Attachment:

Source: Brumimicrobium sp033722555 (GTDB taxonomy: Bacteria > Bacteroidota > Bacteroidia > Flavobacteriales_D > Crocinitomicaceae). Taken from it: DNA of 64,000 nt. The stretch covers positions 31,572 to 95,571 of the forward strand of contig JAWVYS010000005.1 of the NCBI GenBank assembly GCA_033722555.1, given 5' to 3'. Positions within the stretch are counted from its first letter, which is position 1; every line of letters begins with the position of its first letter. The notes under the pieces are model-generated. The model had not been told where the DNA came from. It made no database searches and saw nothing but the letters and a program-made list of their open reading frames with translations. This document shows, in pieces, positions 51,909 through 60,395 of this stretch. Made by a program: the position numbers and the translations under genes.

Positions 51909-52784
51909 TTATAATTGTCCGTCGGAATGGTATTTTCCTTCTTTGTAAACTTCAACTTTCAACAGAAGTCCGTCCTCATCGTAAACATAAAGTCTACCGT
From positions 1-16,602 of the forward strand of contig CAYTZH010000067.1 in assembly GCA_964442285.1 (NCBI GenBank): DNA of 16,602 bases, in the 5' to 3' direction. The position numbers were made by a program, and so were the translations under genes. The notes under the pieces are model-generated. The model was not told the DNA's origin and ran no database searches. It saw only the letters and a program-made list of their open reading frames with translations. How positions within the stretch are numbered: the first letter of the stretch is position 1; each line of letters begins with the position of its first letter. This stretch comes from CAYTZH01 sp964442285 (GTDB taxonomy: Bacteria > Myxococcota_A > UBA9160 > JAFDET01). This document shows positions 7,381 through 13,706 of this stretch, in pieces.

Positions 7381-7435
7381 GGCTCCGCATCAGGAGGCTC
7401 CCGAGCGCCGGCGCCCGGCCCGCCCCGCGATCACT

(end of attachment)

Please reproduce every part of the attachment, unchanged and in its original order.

Source: Brumimicrobium sp033722555 (GTDB taxonomy: Bacteria > Bacteroidota > Bacteroidia > Flavobacteriales_D > Crocinitomicaceae). Taken from it: DNA of 64,000 nt. The stretch covers positions 31,572 to 95,571 of the forward strand of contig JAWVYS010000005.1 of the NCBI GenBank assembly GCA_033722555.1, given 5' to 3'. Positions within the stretch are counted from its first letter, which is position 1; every line of letters begins with the position of its first letter. The notes under the pieces are model-generated. The model had not been told where the DNA came from. It made no database searches and saw nothing but the letters and a program-made list of their open reading frames with translations. This document shows, in pieces, positions 51,909 through 60,395 of this stretch. Made by a program: the position numbers and the translations under genes.

Positions 51909-52784
51909 TTATAATTGTCCGTCGGAATGGTATTTTCCTTCTTTGTAAACTTCAACTTTCAACAGAAGTCCGTCCTCATCGTAAACATAAAGTCTACCGT
From positions 1-16,602 of the forward strand of contig CAYTZH010000067.1 in assembly GCA_964442285.1 (NCBI GenBank): DNA of 16,602 bases, in the 5' to 3' direction. The position numbers were made by a program, and so were the translations under genes. The notes under the pieces are model-generated. The model was not told the DNA's origin and ran no database searches. It saw only the letters and a program-made list of their open reading frames with translations. How positions within the stretch are numbered: the first letter of the stretch is position 1; each line of letters begins with the position of its first letter. This stretch comes from CAYTZH01 sp964442285 (GTDB taxonomy: Bacteria > Myxococcota_A > UBA9160 > JAFDET01). This document shows positions 7,381 through 13,706 of this stretch, in pieces.

Positions 7381-7435
7381 GGCTCCGCATCAGGAGGCTC
7401 CCGAGCGCCGGCGCCCGGCCCGCCCCGCGATCACT